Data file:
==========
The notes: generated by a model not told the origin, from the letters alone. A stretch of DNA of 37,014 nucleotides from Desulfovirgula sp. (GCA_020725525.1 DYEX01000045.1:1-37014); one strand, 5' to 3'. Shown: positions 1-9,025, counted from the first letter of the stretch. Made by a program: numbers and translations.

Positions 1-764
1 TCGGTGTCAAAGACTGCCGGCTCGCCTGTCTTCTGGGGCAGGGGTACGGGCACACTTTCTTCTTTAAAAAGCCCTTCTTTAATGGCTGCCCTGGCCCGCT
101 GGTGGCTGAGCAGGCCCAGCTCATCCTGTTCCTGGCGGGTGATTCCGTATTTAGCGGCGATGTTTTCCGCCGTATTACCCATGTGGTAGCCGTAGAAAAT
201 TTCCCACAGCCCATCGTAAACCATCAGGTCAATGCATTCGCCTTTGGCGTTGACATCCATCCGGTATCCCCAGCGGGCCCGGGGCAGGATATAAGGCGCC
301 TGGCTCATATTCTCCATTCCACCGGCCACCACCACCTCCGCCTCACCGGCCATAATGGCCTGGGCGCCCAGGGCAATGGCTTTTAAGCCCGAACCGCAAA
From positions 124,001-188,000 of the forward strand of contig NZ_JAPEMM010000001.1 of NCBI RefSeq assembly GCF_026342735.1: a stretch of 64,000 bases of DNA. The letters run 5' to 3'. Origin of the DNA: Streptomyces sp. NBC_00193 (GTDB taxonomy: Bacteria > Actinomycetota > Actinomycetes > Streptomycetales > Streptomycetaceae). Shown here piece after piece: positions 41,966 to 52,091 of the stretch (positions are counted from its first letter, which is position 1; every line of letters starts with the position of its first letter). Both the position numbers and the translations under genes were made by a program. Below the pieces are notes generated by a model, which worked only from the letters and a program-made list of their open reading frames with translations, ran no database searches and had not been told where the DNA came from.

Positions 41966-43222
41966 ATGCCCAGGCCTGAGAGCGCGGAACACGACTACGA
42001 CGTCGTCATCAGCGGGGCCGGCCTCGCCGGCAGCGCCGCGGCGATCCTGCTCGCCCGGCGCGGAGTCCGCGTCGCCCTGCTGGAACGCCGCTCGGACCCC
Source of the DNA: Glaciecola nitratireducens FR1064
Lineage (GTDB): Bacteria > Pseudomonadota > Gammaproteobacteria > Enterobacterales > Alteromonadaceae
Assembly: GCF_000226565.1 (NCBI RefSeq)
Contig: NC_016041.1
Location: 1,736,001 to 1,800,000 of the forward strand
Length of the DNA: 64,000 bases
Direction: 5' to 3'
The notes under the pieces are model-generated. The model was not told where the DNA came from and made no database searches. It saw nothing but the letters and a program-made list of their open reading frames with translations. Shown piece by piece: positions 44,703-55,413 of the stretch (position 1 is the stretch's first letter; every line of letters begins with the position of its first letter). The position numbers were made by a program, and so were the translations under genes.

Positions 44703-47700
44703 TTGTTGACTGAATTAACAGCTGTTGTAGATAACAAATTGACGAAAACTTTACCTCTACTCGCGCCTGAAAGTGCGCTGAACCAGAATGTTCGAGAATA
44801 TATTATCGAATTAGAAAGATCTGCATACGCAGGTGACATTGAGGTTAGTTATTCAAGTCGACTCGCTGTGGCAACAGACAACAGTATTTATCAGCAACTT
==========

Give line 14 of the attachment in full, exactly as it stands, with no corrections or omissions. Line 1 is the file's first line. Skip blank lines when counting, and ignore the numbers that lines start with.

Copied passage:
Contig: NC_016041.1